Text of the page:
"A dog's breakfast is any kind of smorgasbord prepared, in haste or at random, from life's castoffs... The slang lexicographer Eric Partridge cited Glasgow circa 1934 as its place and time of origin, though he noted that Australians also used the phrase with the same meaning as "confusion, mess, turmoil."The derivation summarized: "Although the origin isn’t exactly known, it alludes to the fact that if what you don’t succeed at what you are cooking, then the results are only fit for a dog... It is suggested that this dates from a time before canned dog food when a pup’s breakfast would have consisted of dinner leftovers from the night before; hence, “a mess.”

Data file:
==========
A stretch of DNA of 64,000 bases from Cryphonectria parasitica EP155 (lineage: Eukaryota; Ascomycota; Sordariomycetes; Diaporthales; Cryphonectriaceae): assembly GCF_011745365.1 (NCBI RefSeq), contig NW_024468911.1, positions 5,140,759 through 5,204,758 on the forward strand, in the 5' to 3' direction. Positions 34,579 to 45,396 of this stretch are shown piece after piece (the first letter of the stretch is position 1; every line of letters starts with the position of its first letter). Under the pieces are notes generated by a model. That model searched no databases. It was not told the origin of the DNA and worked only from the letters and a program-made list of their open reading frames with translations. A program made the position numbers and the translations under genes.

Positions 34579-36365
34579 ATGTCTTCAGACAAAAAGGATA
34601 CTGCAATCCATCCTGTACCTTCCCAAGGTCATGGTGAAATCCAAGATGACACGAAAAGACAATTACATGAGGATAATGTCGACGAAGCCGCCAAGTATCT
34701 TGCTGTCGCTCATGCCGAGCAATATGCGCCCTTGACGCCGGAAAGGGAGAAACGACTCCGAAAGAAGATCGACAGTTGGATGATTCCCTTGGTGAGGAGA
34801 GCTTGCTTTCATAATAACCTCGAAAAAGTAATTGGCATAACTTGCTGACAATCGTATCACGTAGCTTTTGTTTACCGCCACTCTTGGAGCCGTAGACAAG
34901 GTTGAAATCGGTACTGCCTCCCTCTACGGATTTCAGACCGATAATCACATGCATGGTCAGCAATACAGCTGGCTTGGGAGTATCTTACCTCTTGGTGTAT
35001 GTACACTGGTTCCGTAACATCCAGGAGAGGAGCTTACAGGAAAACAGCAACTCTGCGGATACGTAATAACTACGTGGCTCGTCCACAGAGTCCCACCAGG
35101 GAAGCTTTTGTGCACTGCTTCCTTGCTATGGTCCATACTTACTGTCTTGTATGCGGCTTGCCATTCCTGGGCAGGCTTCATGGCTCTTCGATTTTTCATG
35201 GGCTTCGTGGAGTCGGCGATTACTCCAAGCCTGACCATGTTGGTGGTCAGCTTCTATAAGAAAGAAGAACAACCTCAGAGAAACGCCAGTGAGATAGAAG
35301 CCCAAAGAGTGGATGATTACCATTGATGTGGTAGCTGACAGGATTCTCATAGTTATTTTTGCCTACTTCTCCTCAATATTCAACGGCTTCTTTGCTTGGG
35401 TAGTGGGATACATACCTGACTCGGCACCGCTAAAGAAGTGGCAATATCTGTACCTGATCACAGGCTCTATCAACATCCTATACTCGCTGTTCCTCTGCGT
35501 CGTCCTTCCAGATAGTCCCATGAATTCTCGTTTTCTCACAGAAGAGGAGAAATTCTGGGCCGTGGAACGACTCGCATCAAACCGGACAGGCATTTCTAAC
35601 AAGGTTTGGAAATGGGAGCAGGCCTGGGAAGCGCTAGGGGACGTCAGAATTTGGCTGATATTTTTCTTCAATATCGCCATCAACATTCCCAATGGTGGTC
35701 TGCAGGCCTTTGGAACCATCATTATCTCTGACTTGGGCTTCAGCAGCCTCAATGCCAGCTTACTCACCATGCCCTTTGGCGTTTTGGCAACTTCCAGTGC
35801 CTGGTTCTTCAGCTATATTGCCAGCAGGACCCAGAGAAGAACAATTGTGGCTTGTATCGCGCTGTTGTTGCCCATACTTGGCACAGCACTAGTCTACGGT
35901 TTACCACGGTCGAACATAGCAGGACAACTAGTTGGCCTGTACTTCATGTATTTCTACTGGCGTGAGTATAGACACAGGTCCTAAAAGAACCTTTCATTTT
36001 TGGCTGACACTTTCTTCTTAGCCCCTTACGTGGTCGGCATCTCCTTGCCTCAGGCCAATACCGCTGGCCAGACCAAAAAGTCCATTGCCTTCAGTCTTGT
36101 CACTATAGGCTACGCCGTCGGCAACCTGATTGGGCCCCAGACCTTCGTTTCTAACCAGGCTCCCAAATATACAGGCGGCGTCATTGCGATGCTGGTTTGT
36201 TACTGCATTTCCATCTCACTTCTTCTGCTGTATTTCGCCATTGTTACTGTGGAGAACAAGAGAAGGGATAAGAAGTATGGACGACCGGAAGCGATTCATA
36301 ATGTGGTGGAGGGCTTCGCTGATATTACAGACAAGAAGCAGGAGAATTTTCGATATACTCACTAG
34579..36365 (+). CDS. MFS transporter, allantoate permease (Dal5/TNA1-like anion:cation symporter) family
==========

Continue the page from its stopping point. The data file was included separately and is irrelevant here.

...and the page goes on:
About the same time, a dog's dinner appeared with a quite different sense. "Why have you got those roses in your hair?" asked a character in "Touch Wood," a 1934 novel by C. L. Anthony. "You look like the dog's dinner ." This expression was defined by the Oxford English Dictionary Supplement as "dressed or arranged in an ostentatiously smart or flashy manner," probably derived from the 1871 usage "to put on the dog ."
And then there's "dog's bollocks," used to connote absolute excellence.
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